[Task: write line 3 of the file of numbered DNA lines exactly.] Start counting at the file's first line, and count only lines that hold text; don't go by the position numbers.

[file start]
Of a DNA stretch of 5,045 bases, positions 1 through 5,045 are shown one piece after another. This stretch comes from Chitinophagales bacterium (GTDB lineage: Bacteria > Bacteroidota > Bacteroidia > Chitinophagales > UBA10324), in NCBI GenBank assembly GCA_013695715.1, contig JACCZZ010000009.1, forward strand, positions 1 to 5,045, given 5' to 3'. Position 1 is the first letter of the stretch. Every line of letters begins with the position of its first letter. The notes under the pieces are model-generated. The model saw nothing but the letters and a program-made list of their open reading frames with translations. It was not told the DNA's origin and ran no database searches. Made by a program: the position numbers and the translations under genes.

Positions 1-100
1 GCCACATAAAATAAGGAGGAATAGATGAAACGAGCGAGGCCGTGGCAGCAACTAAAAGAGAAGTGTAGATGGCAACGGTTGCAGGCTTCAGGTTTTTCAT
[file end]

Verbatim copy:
1 GCCACATAAAATAAGGAGGAATAGATGAAACGAGCGAGGCCGTGGCAGCAACTAAAAGAGAAGTGTAGATGGCAACGGTTGCAGGCTTCAGGTTTTTCAT